Oilfield services provider Halliburton Co. reported a 34% jump in first-quarter revenue on Monday as rising oil prices prompted North American companies to boost oil and gas production. The company’s revenue from North America jumped nearly 58% to $3.52 billion in the three months ended March 31, while revenue from international operations rose 9%. Total revenue jumped to $5.74 billion from $4.28 billion. Halliburton said it took a charge of $312 million in the quarter as it wrote down investments in Venezuela, which is struggling with political and economic challenges. Adjusting for items, Halliburton posted a profit of 41 cents per share in the latest reported quarter, in line with analysts’ estimates, according to Thomson Reuters I/B/E/S. Oilfield services companies were impacted by harsh weather conditions in the first quarter. Halliburton warned of 10 cents per share hit to first-quarter earnings in February due to delays in deliveries of sand used in fracking. Net income attributable to Halliburton was $46 million, or 5 cents per share to shareholders, in the three months ended March 31. The company posted a net attributable loss of $32 million, or 4 cents per share to shareholders, in the same quarter a year earlier.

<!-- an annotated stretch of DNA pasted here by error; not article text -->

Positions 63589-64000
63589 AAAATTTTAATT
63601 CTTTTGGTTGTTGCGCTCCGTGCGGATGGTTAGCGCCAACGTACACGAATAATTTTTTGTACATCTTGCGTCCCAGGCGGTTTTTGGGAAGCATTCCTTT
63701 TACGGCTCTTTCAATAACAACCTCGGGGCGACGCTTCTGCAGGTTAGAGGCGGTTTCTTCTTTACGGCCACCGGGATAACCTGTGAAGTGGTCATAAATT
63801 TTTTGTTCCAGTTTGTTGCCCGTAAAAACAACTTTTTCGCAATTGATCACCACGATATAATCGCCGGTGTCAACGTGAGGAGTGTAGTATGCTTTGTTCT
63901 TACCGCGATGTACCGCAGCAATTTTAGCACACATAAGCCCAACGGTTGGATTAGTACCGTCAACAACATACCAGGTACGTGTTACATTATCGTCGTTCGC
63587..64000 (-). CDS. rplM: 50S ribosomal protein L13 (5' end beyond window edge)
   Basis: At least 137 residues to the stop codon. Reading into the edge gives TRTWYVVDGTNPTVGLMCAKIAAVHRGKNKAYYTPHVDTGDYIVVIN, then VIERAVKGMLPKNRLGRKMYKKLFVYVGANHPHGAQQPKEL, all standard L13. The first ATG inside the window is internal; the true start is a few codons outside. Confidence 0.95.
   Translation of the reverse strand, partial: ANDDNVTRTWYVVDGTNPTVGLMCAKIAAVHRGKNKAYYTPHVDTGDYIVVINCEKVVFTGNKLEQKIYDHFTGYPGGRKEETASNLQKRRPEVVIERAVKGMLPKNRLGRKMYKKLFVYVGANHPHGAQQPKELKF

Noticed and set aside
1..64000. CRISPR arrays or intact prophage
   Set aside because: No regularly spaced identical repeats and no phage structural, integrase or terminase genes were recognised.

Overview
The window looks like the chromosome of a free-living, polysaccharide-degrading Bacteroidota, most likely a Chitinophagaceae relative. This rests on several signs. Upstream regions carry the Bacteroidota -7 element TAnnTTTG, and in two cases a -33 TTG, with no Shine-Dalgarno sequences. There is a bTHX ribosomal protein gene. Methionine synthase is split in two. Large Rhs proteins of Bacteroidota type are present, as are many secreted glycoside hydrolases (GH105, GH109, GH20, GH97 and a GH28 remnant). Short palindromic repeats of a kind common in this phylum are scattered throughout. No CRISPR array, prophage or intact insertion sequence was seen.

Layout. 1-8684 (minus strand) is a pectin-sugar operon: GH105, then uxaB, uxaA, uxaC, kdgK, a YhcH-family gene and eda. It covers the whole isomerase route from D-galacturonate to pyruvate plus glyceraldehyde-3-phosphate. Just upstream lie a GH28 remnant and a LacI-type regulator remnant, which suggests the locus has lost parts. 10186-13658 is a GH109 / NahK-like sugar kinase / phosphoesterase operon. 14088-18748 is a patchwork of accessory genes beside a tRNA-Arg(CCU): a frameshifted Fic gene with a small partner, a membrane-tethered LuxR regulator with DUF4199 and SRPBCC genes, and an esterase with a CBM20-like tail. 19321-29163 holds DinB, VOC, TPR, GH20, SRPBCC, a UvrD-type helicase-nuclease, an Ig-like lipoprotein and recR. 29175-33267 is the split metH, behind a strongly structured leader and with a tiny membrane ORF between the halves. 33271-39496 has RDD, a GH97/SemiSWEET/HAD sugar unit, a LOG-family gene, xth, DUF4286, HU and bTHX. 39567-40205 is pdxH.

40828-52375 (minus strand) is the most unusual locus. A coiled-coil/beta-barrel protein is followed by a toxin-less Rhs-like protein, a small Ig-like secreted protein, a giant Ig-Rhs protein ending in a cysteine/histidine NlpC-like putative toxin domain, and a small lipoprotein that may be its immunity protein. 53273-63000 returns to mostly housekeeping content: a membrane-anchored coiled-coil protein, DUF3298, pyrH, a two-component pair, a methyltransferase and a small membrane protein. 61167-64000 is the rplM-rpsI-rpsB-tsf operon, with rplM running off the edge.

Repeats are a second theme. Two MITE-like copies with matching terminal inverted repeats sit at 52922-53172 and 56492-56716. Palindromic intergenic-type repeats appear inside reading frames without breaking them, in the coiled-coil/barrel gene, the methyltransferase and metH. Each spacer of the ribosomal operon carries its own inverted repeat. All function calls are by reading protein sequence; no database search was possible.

Illinois foreclosures fall, still among highest in country